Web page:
“I remember how we packed our things”, Helin says softly. “That was exciting, but I was also sad. I liked going on a holiday to Turkey, but I never wanted to live there.” Why not is hard to for her to explain. She recalls the first year in Ankara, when they lived with family and she didn’t have her own room. “I really didn’t like it here in those days.” Or, as Arzu’s mother says: “Yes, she shed quite a lot of tears at that time.” But now, three years later, things have improved. The school is strict but nice, she has made friends, and, as they live in their own apartment, she has her own room where now and then a friend stays for a sleepover. “And, via MSN, I am still in touch with my friends in Holland.”
Helin’s story actually starts with that of her mother. As the daughter of a guest worker, she was advised to go to a school of home economics. Her parents didn’t know the Dutch education system too well, but knew that their daughter could do better than that. “They said they would send me to school in Turkey if I was not allowed to at least have a try at a higher level. The teacher gave in. I was allowed to try a higher level school for three months, after which I would still be welcome at home economics school.” Arzu worked hard and never went to home economics school: after three months, she was advised to go to grammar school. Arzu: “From then on, I knew that as a foreigner you have to prove yourself more than the rest. It is still like that and I don’t want that for Helin.”
Helin wants to become a paediatrician
Also, says Helin’s mother, fear is partly why she chose to take her children to Turkey. Fear of the non-committal Dutch way of raising children, in which children can start making their own choices as soon as they are eighteen. “Then they don’t feel like going to school any longer and say: I’m going to get a job. And parents are okay with that! I was afraid Helin would be influenced by that. In Turkey, people are more aware of the fact that you have to work hard to have a proper income. There is hardly any social security you can rely on. I think it’s important that Helin and her younger brother Deran learn that.”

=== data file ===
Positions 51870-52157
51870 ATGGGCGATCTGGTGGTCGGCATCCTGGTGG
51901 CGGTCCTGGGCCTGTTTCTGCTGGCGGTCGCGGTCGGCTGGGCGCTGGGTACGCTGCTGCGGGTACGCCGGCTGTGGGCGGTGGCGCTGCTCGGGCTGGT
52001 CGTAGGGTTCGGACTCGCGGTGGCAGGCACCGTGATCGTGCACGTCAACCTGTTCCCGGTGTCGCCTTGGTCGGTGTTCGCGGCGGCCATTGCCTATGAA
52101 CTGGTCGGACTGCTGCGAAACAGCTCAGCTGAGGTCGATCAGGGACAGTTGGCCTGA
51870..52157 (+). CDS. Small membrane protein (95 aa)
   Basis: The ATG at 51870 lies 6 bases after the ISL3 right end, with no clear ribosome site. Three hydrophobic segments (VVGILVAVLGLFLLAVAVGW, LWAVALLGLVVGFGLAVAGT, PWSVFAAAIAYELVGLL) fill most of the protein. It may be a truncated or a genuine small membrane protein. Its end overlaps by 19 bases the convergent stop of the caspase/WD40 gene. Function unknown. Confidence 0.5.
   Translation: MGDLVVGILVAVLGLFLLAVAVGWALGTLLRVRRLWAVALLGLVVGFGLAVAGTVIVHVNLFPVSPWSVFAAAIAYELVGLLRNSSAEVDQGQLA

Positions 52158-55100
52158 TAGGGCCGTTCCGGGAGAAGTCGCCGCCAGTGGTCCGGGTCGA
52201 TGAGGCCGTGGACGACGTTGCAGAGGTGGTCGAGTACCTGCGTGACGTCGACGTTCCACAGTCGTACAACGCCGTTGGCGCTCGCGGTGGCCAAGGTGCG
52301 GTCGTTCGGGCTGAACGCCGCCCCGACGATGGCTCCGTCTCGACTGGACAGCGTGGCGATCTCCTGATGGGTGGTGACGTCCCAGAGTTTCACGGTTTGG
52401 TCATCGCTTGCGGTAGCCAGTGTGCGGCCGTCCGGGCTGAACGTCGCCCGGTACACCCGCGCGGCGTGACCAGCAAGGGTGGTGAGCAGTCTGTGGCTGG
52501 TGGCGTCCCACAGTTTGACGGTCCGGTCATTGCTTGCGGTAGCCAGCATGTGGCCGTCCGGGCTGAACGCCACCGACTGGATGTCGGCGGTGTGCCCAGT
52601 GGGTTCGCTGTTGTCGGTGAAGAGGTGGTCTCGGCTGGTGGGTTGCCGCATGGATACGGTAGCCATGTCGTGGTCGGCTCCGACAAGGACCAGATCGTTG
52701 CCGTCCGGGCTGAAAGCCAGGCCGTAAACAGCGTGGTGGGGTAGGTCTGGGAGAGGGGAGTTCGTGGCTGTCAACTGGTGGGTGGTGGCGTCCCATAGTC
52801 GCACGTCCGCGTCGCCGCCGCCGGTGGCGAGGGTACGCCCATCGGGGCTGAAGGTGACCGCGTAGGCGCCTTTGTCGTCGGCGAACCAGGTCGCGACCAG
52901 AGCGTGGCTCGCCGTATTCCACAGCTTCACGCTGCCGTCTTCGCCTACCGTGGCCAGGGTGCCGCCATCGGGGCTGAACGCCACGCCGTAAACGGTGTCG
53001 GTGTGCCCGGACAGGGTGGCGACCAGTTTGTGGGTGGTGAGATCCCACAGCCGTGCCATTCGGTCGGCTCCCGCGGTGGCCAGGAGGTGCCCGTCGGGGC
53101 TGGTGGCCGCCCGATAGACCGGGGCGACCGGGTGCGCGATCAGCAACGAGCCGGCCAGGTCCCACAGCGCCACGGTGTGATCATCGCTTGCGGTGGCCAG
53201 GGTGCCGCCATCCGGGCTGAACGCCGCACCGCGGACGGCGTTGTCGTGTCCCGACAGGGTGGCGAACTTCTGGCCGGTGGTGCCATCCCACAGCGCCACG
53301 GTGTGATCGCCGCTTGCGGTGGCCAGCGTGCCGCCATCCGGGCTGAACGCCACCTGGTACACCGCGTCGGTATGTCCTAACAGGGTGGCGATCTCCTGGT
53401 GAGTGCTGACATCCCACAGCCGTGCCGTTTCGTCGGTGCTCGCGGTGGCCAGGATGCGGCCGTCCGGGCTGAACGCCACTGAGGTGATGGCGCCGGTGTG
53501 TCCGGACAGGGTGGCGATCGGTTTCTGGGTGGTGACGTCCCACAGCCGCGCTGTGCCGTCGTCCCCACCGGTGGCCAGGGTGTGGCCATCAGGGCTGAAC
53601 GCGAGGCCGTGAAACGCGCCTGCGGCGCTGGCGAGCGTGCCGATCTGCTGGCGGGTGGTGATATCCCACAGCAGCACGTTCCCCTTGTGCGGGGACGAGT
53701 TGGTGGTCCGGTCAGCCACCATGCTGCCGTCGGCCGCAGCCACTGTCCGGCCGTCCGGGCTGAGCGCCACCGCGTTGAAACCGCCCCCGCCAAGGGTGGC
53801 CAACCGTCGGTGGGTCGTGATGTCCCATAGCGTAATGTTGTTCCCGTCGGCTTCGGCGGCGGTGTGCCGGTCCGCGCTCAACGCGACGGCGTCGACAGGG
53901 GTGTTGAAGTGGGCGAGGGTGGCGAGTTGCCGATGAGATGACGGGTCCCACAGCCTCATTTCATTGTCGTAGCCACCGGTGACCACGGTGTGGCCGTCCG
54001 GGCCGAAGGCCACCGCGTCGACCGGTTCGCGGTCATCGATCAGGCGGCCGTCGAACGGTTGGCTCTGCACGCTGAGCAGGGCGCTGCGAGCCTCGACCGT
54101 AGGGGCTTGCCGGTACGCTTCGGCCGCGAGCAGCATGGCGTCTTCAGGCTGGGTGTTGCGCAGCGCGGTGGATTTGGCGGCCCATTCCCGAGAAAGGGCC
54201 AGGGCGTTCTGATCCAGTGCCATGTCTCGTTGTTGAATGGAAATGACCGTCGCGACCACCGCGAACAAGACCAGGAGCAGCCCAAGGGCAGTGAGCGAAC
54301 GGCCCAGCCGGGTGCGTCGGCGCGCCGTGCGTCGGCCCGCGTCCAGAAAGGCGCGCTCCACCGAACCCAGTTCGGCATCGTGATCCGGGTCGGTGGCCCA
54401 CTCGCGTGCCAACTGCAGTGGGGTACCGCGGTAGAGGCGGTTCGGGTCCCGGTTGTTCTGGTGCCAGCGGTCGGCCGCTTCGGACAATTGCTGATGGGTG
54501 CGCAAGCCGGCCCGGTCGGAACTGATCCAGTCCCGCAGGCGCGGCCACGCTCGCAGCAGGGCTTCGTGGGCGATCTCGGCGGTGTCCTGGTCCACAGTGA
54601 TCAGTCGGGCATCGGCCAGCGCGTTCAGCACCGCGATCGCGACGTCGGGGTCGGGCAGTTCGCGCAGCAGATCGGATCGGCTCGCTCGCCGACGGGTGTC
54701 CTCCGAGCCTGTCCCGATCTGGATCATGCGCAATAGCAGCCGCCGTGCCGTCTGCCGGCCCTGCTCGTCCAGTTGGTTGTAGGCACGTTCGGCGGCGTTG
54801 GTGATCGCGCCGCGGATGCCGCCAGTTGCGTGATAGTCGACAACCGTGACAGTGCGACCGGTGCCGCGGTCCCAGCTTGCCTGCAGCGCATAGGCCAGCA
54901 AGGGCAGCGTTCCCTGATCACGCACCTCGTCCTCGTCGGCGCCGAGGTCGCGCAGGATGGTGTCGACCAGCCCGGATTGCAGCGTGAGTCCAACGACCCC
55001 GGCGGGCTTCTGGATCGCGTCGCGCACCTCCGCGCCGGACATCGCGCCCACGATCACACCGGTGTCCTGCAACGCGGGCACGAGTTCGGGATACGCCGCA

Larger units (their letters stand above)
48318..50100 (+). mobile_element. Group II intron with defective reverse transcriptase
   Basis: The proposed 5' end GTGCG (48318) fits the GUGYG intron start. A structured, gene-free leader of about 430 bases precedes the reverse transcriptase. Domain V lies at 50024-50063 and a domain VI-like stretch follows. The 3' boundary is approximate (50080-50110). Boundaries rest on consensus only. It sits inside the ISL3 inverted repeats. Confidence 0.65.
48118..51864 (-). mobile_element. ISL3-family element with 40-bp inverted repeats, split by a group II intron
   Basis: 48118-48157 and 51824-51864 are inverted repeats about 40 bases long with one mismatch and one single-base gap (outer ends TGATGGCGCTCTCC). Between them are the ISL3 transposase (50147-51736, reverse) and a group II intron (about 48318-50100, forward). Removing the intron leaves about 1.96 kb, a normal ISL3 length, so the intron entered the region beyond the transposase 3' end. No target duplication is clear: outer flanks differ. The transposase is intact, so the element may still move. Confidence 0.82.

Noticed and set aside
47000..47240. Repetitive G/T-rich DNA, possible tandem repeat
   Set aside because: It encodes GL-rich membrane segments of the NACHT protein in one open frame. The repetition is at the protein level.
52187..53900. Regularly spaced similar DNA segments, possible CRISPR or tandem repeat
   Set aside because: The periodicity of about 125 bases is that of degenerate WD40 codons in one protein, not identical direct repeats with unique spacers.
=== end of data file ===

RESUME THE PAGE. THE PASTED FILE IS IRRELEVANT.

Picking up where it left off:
Helin wants to become a paediatrician and is very sure about that choice. Arzu: “I like that. In the Netherlands, children don’t really focus on their future.” Helin smiles shyly, and declares she would not want to return to Holland. Why not? Well, just because. After some discussion, the answer is found: she is settled here now, and making such a big move again is something she really doesn’t want.
In Maurice Crul’s research, 4 % of Turks had at least three months of education in Turkey. That figure only covers the young people who returned to the Netherlands – the number of adolescents who stay in Turkey after secondary school, is unknown. Maurice Crul expects the percentage of Turks going to secondary school in Turkey will decline further in the coming years: “Many of the parents”, he says, “try to find a solution in Holland for the education problems of their children. In bigger cities, there are home work coaching projects and mentor projects, often founded by Turkish university students who sometimes followed the long route to university starting at vmbo themselves. They are a good link between school and home.”
Solutions like that are not enough for Turks who want their children to get to know the culture of their parents and grandparents better. That was an important reason for the sisters Sema and Selamet to come to Turkey, and they were very happy about moving. The first year, they stayed in a boarding school, after that their mother came to Turkey too and their father will join them as soon as he is retired. Sema: “Holland is fine, but we really love Turkey. Here we want to kiss the ground.”
“I don’t miss Holland all the time”
Özgan Şahin especially misses Holland during his three months summer holidays, which he spends with his father in Amsterdam. “I went to get some groceries with him. We talked a bit, we laughed a bit. All at once, I realized I miss that so much in Turkey. We talked about it. He said it would be better to finish high school in Turkey anyway, because if I returned to Holland, I would have to start a few classes lower to catch up. I don’t miss Holland all the time. I have my sisters, and my grandparents, who lived in Holland for almost forty years and know the country too. I have friends and play a lot of sport.” But in a few years time, he will be walking around in Amsterdam again, of maybe Utrecht or Leiden. “I want to go to a Dutch university and that’s possible in certain circumstances. Dutch universities are of higher quality then those in Turkey. After that, I think I will stay in Holland. In Turkey there’s a good chance of being unemployed after university, or of just getting a job at a much lower level than your qualifications demand. Economically, Holland is just better.”